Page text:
“Dusty Conditions” Alone Not Enough to Defeat Defendants’ Motions for Summary Judgment

WASHINGTON – In Marietta Dianne Yaw, Individually and as Executor of the Estate of Donald Arthur Yaw v. Air & Liquid Systems Corp., et al, pending in the United States District Court for the Western District of Washington, the court recently granted motions for summary judgment for three defendants. The plaintiffs, Donald and Marietta Yaw, filed the lawsuit in May 2018 alleging that Donald Yaw was injured from his exposure to asbestos as a result of his work with and around several defendants’ products. In January 2019, the defendants filed motions for summary judgment, arguing that the plaintiffs had no evidence to support their claims against them. In February 2019, the plaintiffs responded to the defendants’ motions, and requested a continuance because they were missing facts essential to justify their opposition. On March 18, 2019, the plaintiffs filed a supplemental response and submitted the expert reports of Dr. John Maddux and Captain Arnold Moore. Three days later, the plaintiffs filed a motion to amend their complaint, informing the court that Yaw had passed away. One day later, the defendants filed a sur-reply requesting that the court strike the plaintiffs’ supplemental response and expert reports.

On April 18, 2019, the court granted the plaintiffs’ motion to amend, request for a continuance of the summary judgment motions, and request for additional briefing in light of the Supreme Court’s decision in Air & Liquid Systems Corp. v. DeVries, 139 S. Ct. 986, 994 (2019). Approximately one week later, the plaintiffs filed an amended complaint, alleging various theories of product liability, including, but not limited to negligence, strict product liability, conspiracy, premises liability, the former RCW 49.16.030, and any other applicable theory of liability, including, if applicable, RCW 7.72. On May 2, 2019, the defendants filed a supplemental brief in support of their motion for summary judgment. The plaintiffs responded on May 20, 2019, and the defendants replied on May 24, 2019.

Yaw worked at the Puget Sound Naval Shipyard from 1964 through 2001 as a ship fitter. He worked aboard numerous ships, including the USS Simon Lake, USS Kitty Hawk, USS Cusk, USS Seattle, USS Ranger, USS Sacramento, USS John Adams, USS Constellation, USS Enterprise, USS Truxton, USS Bainbridge, and USS Ulysses S. Grant. Despite record evidence, which indicated that asbestos containing gaskets, seals, and insulation was used on some of these ships during his work, Yaw was unable to recall working on any particular products on any particular ships. The plaintiffs’ cited to Yaw’s testimony regarding his general recollection that he was in engine rooms and boiler rooms that were dusty. The plaintiffs generally alleged that if asbestos-containing insulation was applied to the defendants’ products which were installed on the ships Yaw worked on as a ship fitter, he was exposed to asbestos from the defendants’ products. The plaintiffs’ relied on the expert opinions of Moore, an expert in maintenance and work practices aboard Navy ships. He concluded that due to the locations of work and size constraints of his work areas, Yaw was exposed to asbestos from the removal of insulation as well as the replacement of asbestos-containing packing and gaskets. Moore failed to identify any testimony to support his conclusion that Yaw worked in spaces where other workers were removing asbestos insulation from 1964 until 1978.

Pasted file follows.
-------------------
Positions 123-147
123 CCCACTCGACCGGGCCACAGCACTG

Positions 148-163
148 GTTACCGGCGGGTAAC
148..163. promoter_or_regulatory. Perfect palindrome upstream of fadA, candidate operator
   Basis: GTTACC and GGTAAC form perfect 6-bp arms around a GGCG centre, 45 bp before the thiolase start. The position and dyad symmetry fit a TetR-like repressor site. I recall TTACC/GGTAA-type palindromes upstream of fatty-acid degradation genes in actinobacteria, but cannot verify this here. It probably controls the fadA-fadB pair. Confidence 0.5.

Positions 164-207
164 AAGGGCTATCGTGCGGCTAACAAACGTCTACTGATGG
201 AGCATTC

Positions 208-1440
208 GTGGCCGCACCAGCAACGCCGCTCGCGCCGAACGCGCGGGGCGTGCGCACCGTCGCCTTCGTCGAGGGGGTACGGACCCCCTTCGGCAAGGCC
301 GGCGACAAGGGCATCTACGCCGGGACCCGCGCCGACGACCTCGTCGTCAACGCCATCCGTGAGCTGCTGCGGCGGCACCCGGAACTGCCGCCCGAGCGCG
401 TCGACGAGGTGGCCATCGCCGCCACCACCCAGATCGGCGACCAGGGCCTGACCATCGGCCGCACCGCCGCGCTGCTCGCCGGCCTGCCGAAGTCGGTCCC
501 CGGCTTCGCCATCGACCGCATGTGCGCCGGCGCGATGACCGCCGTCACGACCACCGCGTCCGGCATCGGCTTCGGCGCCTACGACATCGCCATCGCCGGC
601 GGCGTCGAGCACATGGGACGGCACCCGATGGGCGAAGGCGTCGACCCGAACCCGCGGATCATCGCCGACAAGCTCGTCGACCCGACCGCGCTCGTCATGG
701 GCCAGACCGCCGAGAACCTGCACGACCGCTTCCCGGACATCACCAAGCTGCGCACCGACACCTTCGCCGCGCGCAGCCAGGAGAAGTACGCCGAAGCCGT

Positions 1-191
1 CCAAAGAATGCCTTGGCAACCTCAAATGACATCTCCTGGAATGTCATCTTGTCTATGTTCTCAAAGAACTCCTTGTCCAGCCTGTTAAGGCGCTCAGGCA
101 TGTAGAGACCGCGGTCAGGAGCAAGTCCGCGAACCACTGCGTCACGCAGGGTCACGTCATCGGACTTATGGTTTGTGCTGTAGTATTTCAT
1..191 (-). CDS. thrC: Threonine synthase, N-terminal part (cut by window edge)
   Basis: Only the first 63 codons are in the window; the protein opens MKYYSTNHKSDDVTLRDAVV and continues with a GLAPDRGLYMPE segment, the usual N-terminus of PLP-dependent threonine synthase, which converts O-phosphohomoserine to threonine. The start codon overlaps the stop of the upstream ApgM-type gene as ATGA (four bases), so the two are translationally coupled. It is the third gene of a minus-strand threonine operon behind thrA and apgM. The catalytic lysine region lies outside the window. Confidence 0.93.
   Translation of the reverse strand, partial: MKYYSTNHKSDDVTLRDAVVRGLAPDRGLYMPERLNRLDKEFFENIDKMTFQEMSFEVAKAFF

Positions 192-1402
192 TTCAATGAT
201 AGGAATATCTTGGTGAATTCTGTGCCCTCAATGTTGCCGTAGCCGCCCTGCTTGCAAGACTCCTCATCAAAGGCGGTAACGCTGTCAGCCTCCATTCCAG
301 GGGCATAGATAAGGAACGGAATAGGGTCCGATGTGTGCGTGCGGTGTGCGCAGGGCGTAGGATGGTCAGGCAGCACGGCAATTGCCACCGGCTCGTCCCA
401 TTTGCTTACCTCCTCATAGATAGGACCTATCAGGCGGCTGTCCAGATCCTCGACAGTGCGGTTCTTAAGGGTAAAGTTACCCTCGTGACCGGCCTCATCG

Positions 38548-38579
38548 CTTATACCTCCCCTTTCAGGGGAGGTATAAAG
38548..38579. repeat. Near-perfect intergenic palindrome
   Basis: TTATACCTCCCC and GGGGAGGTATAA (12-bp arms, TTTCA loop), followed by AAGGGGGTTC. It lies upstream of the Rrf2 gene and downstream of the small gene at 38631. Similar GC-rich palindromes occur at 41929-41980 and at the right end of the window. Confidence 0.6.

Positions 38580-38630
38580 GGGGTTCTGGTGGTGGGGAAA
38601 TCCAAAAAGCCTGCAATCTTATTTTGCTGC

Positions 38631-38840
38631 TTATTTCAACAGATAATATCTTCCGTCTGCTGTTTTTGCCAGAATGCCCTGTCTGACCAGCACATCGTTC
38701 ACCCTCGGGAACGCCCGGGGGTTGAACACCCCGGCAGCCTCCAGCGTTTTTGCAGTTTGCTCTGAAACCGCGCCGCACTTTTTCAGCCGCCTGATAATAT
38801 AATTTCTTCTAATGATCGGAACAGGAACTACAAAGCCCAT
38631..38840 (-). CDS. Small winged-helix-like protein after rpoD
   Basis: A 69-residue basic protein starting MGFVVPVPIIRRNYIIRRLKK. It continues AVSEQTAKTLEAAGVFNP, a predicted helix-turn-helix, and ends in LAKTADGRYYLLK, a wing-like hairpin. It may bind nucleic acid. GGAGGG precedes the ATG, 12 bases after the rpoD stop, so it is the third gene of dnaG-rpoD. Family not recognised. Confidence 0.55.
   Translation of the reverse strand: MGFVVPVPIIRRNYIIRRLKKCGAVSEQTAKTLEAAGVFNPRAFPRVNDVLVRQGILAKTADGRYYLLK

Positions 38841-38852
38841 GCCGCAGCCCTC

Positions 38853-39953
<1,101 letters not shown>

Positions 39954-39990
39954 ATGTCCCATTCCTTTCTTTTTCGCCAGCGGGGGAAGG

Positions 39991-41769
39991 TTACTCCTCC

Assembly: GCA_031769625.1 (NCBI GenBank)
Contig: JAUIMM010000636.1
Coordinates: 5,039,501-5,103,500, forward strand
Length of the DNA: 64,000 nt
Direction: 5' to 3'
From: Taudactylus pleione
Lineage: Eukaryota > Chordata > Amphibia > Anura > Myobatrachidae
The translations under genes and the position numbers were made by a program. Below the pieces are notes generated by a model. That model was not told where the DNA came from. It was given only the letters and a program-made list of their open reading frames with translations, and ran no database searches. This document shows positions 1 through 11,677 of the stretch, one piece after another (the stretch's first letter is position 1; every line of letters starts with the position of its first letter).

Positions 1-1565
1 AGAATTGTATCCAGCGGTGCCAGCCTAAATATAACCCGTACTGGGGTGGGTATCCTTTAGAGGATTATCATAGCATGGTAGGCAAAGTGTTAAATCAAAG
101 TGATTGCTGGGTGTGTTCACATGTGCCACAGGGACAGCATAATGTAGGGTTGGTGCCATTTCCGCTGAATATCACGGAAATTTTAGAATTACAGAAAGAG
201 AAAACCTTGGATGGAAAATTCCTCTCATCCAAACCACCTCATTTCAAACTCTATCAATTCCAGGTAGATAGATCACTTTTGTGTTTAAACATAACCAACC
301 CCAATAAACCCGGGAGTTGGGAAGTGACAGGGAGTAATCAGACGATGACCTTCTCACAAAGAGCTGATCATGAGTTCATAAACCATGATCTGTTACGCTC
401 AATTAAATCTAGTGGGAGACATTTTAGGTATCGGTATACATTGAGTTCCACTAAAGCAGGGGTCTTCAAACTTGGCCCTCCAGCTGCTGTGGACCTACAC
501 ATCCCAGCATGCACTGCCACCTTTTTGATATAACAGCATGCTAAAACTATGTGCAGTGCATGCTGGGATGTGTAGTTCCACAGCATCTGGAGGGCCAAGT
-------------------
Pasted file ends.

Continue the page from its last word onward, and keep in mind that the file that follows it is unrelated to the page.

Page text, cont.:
In its review of the defendants’ motions for summary judgment, the court found that the plaintiffs failed to submit evidence to establish that Yaw was exposed to asbestos from a product manufactured by the defendants. The court held that the plaintiffs failed to submit evidence to establish any connection between the defendants’ products and Yaw’s injuries. Despite Yaw’s general testimony that he was around dusty conditions in the engine and boiler rooms aboard ships, he failed to identify a specific instance in which he was on a particular ship at a specific time and was exposed to any of the defendants’ products that produced dust. The court disagreed with the plaintiffs’ reliance on inferences, as the plaintiffs’ assertions against the defendants lacked the prerequisite foundation that Yaw ever worked on a ship near the defendants’ products. The court further disagreed with the theories put forth by Moore, holding that his opinions were speculative, as Yaw could not identify working on a specific location on a specific ship.

Therefore, the court granted the defendants’ motions for summary judgment, as a result of the plaintiffs’ failure to establish a genuine issue of fact for purposes of causation.

Read the case decision here.